Blood Levels May Help Diagnose, Monitor Asbestos-Related Diseases, Chinese Study Finds

Blood Levels May Help Diagnose, Monitor Asbestos-Related Diseases, Chinese Study Finds


High levels of a naturally occurring protein, high-mobility group box 1 (HMGB1), are present in the blood of people with asbestos exposure and even higher in two asbestos-related diseases —  asbestosis and malignant pleural mesothelioma (MPM), according to a new Chinese study.

The study, “Serum HMGB1 as a Potential Biomarker for Patients with Asbestos-Related Diseases,” appeared in the journal Disease Markers. Its findings could be used to help diagnose and monitor both asbestosis and MPM.

Asbestos exposure, which is defined as breathing in asbestos fiber dust in places where asbestos is present — especially on the job — can cause both asbestosis, a scarring disease affecting the lungs, and mesothelioma. Such exposure also causes pleural plaques (PP) in some people, though such plaques do not cause illness.

The study, conducted by doctors at the Zhejiang Academy of Medical Sciences in Hangzhou, included 497 subjects recruited from several small industrial towns in southeastern China with a long history of asbestos exposure (AE) from 1960 to 2012. Researchers divided them into six groups: 71 healthy subjects without any known history of AE, 170 subjects exposed to asbestos for less than 10 years, 129 subjects occupationally exposed to asbestos for over 10 years, 81 subjects with PP, 31 patients with asbestosis and 15 patients diagnosed with MPM.

The results showed that HGMB1 blood levels could help distinguish people with AE from unexposed people, because levels were higher in those who had been exposed to asbestos regardless of how long. Subjects with PP had similar levels to the AE subjects.

HMGB1 is a cytokine, a protein produced by the body’s immune system that causes inflammation. HMGB1 levels were even higher in patients with asbestos-related diseases, which allowed the researchers to discriminate AE subjects from those with asbestosis or MPM. HMGB1, however, could not be used to distinguish one disease from the other.

HMGB1 has been reported to mediate the expression of matrix metalloproteinases MMP2 and MMP9, which led researchers to test whether their levels in the blood correlated with HMGB1.But levels of MMPs 2 and 9 were not similar to HGMB1 levels in these asbestos-related diseases, making MMPs less useful for their monitoring and diagnosis.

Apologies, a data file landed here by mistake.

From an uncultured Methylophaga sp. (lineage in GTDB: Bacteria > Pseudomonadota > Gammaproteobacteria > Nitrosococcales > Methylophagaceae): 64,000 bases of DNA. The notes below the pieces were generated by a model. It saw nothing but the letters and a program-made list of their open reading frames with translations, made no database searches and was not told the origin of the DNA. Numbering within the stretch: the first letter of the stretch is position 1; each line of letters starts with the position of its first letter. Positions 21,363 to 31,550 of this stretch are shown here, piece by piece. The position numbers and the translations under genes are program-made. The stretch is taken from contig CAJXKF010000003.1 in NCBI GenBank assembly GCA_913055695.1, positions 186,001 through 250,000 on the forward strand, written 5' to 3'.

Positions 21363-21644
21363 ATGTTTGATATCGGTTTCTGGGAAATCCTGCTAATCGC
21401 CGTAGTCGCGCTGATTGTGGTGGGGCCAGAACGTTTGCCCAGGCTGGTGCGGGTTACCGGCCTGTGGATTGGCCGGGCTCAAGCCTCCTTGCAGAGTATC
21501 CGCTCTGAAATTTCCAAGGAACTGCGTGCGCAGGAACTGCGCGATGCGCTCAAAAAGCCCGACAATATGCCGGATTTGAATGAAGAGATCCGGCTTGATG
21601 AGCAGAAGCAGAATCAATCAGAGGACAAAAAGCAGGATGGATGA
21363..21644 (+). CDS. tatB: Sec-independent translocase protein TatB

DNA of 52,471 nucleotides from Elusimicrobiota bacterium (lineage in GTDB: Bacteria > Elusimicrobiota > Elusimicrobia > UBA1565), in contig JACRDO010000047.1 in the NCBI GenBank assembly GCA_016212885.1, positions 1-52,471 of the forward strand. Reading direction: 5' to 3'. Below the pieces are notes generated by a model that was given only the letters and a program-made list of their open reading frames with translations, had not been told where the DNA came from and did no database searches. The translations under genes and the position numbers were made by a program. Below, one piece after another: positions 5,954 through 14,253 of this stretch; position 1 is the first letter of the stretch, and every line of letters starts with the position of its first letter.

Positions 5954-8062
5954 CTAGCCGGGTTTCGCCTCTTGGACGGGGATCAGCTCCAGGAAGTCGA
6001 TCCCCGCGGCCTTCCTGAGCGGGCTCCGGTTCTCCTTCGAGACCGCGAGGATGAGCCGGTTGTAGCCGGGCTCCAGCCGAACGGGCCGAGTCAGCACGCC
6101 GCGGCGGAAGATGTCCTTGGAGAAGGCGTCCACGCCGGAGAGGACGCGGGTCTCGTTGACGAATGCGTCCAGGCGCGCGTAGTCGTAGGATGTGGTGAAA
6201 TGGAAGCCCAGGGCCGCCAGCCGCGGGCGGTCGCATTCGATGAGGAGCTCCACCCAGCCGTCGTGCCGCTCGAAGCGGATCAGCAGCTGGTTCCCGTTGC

“From our perspective, HMGB1 may be a suitable blood biomarker to monitor occupational workers and their families who have a history of residential exposure to asbestos, but accurately discriminating MM and asbestosis requires further investigation,” researchers noted. “Nevertheless, the combination of serum HMGB1 and radiographic findings should be helpful to stratify the risk of MM in AE populations.”

The scientists said their study showed that expression of HMGB1 was significantly higher in people who had been exposed to asbestos as well as those with asbestos-related diseases. They added that globally, occupational exposure to asbestos causes an estimated 107,000 deaths a year, mostly from asbestos-related lung cancer, asbestosis and mesothelioma. In China alone, more than one million workers may have been exposed to asbestos on the job.

“For clinical diagnosis, these results indicated that serum HMGB1 is a sensitive and specific biomarker to discriminate asbestosis and MM from healthy or AE individuals,” they said, adding that their findings “may also provide new insights into the molecular mechanisms of the progression and prognosis of ADRs and lead to new approaches for effective diagnosis and therapy.”


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